With this series of weekly updates, WOLA seeks to cover the most important developments at the U.S. Mexico border.
You can get these in your e-mail each week by joining WOLA’s “Beyond the Wall” mailing list.
Trump visits border wall in Texas
The Rio Grande Valley border town of Alamo, Texas, whose municipal officials received no official notice from the White House, hosted an abruptly planned January 12 visit from Donald Trump. It was the outgoing president’s first public appearance since the January 6 riot in the Capitol building. There, before an audience made up mainly of Border Patrol agents and DHS officials, Trump commemorated the construction of 450 miles of border wall during his administration.
“450 miles. Nobody realizes how big this is.… We gave you 100% of what you wanted so now you have no excuses,” he told the laughing crowd of assembled agents. Trump autographed a plaque affixed to the wall, then returned to Washington where, that same evening, the House of Representatives passed a resolution calling on Vice President Mike Pence to use the 25th Amendment to remove him. The next day, the House impeached him for a second time.
The previous week, Acting CBP Commissioner Mark Morgan had told reporters that wall-building contractors were completing between 1.5 and 2 miles of new barrier each day, on pace to complete 475 miles by Trump’s likely final day in office, January 20. A CBP/Army Corps of Engineers update reported that 453 miles had been completed as of January 8. From this and past updates we can conclude that, of those 453:
- 47 miles were built where no fencing existed before;
- 158 replaced existing, shorter pedestrian fencing;
- 193 replaced existing vehicle barrier; and
- 55 miles are new or replacement secondary fencing.
In all, then, the Trump administration built 240 miles of fencing in places where it had previously been possible to walk across the border. Of the 453 miles, roughly 5% are in Texas, the state that makes up about 64% of the border. The topography of the Rio Grande and the predominance of private landholdings along the border complicate express wall-building in Texas, though the Trump administration has begun dozens of eminent-domain processes to seize border-zone land from Texas property owners.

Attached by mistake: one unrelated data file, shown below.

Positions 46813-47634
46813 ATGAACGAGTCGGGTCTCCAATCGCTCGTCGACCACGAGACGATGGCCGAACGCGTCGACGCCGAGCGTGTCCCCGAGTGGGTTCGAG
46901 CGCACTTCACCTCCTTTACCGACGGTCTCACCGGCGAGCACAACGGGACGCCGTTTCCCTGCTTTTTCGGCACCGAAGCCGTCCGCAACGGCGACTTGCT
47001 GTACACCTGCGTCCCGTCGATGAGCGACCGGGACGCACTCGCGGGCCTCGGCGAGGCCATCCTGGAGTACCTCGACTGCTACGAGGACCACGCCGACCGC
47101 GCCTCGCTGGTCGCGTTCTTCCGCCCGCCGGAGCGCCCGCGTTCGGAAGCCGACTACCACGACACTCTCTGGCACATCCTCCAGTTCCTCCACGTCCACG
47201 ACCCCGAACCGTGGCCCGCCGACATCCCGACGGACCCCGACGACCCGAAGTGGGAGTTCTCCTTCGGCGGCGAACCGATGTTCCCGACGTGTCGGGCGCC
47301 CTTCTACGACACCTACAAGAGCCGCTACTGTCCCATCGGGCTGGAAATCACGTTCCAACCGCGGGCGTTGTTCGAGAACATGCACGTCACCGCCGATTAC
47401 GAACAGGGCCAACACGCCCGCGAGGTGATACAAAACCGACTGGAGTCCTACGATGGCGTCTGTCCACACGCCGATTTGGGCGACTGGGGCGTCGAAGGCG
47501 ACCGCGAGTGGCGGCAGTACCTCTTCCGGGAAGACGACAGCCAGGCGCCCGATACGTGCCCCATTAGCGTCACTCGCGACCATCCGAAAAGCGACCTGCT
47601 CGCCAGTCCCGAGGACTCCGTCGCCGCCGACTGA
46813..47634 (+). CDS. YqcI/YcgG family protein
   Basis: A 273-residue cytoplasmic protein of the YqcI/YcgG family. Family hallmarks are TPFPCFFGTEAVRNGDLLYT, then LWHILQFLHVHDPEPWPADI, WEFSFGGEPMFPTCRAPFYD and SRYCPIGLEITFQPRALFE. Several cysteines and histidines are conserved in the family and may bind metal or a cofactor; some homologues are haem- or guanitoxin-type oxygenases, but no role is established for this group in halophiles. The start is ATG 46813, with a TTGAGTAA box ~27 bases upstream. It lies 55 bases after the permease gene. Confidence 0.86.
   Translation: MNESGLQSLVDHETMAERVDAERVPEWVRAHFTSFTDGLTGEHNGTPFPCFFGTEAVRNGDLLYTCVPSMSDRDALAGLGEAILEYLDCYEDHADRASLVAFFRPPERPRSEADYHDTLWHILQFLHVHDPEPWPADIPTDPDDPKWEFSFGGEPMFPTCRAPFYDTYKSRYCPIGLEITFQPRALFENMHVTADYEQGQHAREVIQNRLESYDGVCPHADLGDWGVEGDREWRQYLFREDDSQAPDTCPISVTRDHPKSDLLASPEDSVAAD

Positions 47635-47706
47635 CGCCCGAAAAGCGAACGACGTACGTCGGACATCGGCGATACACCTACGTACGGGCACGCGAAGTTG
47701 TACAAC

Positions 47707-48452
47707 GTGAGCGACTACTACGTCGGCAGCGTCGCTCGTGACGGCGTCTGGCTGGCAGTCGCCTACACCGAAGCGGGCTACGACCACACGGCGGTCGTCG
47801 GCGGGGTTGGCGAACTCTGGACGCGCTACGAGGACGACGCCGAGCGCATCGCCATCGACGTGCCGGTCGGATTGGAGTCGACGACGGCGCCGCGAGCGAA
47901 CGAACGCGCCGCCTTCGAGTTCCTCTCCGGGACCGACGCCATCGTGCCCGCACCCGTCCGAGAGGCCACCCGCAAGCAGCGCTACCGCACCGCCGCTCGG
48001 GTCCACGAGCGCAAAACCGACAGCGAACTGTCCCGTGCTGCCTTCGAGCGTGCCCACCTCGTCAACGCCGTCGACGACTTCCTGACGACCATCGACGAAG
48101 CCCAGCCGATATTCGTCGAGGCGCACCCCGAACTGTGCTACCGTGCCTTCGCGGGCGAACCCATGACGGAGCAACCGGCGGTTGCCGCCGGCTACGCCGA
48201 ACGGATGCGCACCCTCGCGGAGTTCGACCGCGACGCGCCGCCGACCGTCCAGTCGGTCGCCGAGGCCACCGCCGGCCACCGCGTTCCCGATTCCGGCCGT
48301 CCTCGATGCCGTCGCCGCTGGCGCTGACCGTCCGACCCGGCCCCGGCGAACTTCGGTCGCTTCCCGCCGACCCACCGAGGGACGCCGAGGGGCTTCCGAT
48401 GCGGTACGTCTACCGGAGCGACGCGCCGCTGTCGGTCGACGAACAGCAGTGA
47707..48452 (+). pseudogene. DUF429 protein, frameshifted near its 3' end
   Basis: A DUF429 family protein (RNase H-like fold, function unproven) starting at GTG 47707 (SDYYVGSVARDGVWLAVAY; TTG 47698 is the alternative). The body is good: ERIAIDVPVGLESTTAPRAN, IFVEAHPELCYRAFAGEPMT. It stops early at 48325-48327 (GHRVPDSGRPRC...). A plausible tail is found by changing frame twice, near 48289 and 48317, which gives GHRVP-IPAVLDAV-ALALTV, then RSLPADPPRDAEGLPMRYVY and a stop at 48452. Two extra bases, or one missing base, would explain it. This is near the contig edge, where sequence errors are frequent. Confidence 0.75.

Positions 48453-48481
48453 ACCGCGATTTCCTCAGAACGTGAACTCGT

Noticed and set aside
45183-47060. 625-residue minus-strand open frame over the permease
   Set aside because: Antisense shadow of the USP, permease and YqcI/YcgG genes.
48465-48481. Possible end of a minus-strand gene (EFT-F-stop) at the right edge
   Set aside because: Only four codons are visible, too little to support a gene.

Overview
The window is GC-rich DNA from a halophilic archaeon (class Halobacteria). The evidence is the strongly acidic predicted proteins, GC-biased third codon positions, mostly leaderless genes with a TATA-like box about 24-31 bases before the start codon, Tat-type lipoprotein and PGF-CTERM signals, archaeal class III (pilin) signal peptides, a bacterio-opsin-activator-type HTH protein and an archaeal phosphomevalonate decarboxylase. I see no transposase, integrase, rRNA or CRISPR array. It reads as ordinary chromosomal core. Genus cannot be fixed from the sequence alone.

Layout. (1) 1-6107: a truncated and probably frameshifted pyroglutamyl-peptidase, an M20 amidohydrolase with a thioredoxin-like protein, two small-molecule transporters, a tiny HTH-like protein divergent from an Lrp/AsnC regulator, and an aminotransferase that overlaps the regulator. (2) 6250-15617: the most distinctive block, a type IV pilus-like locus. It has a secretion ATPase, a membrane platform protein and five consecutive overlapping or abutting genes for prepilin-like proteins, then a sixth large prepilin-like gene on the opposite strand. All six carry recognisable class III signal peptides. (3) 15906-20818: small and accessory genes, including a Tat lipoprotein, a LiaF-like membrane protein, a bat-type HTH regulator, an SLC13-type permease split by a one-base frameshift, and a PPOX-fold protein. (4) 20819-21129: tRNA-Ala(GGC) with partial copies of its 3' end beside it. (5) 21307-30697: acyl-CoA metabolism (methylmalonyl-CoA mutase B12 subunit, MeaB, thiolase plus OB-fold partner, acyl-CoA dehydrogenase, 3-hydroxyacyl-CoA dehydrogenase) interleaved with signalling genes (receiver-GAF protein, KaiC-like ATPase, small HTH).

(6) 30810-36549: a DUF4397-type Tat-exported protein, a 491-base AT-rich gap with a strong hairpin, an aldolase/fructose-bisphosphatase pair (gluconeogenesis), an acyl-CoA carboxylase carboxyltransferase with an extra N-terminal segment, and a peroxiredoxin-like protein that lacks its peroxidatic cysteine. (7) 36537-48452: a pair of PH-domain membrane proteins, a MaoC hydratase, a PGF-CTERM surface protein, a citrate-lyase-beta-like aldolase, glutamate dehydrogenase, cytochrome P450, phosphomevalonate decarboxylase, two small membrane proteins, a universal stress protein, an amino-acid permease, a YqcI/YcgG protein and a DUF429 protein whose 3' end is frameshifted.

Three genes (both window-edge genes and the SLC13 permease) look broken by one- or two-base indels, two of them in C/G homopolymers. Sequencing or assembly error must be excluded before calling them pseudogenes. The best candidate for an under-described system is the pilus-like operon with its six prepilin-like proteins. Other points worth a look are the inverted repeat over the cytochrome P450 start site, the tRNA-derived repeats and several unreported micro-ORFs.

To date, the administration has directed about $16.3 billion for wall construction; the Washington Post reported in December that at least $3.3 billion will be unused as of January 20. Despite Trump’s repeated pledges, Mexico has not paid for any construction.
CBP’s Morgan said that the administration plans to contract out another 300 miles “probably by January 17, 18, 19.” Those hasty arrangements will almost certainly be canceled once Joe Biden takes office; the President-Elect has said “there will not be another foot” of wall built during his administration. It remains to be seen whether Biden will act immediately to exercise “convenience clauses” to cancel existing contracts with private builders, which would involve paying termination fees-and, if so, whether his administration would go still further, downgrading or disassembling segments of Trump’s wall in environmentally sensitive areas and Native American sacred sites.
Security forces mobilize against possible “caravan” in Central America
Since December, social media messages in Central America, especially Honduras, have been calling for a new “caravan” of migrants. Many indicate an intention to depart from the bus station in San Pedro Sula, Honduras’s second-largest city, on January 15.
In recent years, migrants have attempted “caravans”-hundreds or even thousands traveling en masse-as a way to migrate without paying thousands of dollars to a smuggler, while using safety in numbers to avoid the extreme dangers of the migrant trail through Mexico.